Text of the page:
At just 5.6 acres, this isn’t New York’s largest zoo. But it is the most conveniently located, right on the east side of Central Park. There are 130 different specifies inhabiting the zoo, as well as a variety of different habitats. As if Central Park wasn’t wild enough, the zoo is home to an indoor rainforest, a penguin house, a polar bear pool, and a snow leopard exhibit. There are daily feedings of sea lions, harbor seals and penguins throughout the day. The Tisch Children’s Zoo, located just a short walk from the main zoo, has lots of animals to pet and feed, as well as fun exploration areas for the kids. You can cover the entire zoo in about two hours, so it’s a nice midway stop through a tour of Central Park. This was also New York City’s first official zoo – it opened in the 1860s as a menagerie and has been operating ever since, even though the zoo in its most current incarnation didn’t open until 1988. 830 5th Ave., centralparkzoo.com. $18 per adult, $13 per child age 3-12.
The New York Audubon Society
Birds literally flock to New York City, and the New York Audubon Society hosts birding expeditions all over the five boroughs. On Staten Island, join serious birders on the trails of Great Kills Park, 1,200 acres of woods, marshlands, dunes and beaches. The trails leading to the mudflats, at the northern end of the park, are your best bet for birding opportunities in the springs when egrets, American Oystercatchers and Red Knots populate the area. Other Staten Island parks popular for birding include Wolfe’s Pond, the Mount Loretto Nature Preserve, and Blue Heron Park. The Audubon Society also hosts events like sunset cruises of the Harbor Heron Islands and fall migration walks in Central Park. The New York Audubon Society, nycaudubon.org/index.php/local-trips-and-classes. Prices vary per event.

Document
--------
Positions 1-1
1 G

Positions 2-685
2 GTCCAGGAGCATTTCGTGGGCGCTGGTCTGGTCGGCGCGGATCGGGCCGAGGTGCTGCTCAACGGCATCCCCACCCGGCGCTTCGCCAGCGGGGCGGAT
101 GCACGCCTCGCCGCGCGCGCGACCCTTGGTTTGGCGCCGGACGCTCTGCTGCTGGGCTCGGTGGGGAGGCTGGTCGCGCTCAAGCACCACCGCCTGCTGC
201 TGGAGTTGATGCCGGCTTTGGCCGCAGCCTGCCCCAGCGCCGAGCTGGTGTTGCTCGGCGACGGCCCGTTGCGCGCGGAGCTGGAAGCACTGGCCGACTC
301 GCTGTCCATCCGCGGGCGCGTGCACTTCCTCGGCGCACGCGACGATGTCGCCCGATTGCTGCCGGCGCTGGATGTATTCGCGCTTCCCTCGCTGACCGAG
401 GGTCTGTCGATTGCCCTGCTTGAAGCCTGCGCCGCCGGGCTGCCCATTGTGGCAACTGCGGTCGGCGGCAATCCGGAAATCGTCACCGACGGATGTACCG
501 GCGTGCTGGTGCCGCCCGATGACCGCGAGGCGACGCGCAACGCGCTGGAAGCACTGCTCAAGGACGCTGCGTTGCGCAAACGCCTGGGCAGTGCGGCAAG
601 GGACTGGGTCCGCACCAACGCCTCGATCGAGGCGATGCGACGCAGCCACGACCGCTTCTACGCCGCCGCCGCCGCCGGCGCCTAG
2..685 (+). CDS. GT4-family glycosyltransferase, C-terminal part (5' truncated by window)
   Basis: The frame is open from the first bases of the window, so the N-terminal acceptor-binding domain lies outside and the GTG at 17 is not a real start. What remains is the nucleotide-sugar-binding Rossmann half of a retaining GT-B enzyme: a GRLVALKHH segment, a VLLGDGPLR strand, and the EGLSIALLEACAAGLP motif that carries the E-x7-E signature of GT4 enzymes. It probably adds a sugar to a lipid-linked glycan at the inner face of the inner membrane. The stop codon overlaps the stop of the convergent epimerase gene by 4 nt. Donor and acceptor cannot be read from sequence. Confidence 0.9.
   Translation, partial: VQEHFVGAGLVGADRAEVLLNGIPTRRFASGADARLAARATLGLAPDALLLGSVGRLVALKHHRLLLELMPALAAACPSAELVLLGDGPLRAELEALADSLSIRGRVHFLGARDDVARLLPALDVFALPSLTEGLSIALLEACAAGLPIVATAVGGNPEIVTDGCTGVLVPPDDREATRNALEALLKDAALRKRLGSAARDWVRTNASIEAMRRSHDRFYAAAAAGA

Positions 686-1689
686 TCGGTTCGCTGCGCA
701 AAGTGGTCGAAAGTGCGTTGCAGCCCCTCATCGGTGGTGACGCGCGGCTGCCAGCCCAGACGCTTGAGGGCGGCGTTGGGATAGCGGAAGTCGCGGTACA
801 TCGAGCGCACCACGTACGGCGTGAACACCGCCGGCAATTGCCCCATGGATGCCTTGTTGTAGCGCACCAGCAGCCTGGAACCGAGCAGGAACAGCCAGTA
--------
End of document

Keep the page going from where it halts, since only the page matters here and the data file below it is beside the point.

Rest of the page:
Horseback Riding in Prospect Park
In the unassuming, quiet neighborhood of Kensington, Brooklyn, there’s a very unlikely amenity: a horse stable. The Kensington Stables have been in the neighborhood since 1930, and it is now the only remaining stable in the Prospect Park area. You can book a 3.5-mile, hour-long guided trail ride through the park that begins at the Park Circle entrance and goes to the Lake, to the Nethermead Arches, and through the Midwood section of the park. Your tour guide also provides historic facts about the park as you ride through it. All levels of experience are accommodated. Children ages 11 and up can ride on their own, younger children will receive a ground person to help them through the trail. The Kensington Stable also offers lessons and spring and summer riding programs. 51 Caton Pl., Brooklyn, 718-972-4588, kensingtonstables.com. From $37 per person for an hour-long ride.
Art Farm NYC
You might expect to find a petting zoo in the park, but on the residential Upper East Side? Located on the bottom two floors of a townhouse, this unique “farm” lets kids feed bunnies, play with frogs, and check out lizards, turtles, birds, tropical fish and chinchillas. (Sometimes a pig, chicken, goat or sheep will make an appearance.) A staffer is always on hand to work with the kids, and treats are always available for animal feeding. Art Farm holds drop-in hours on weekend mornings and hosts events, birthday parties and cooking classes during the week. 419 E 91st St., theartfarms.org/afic. $15 per child, $5 per adult.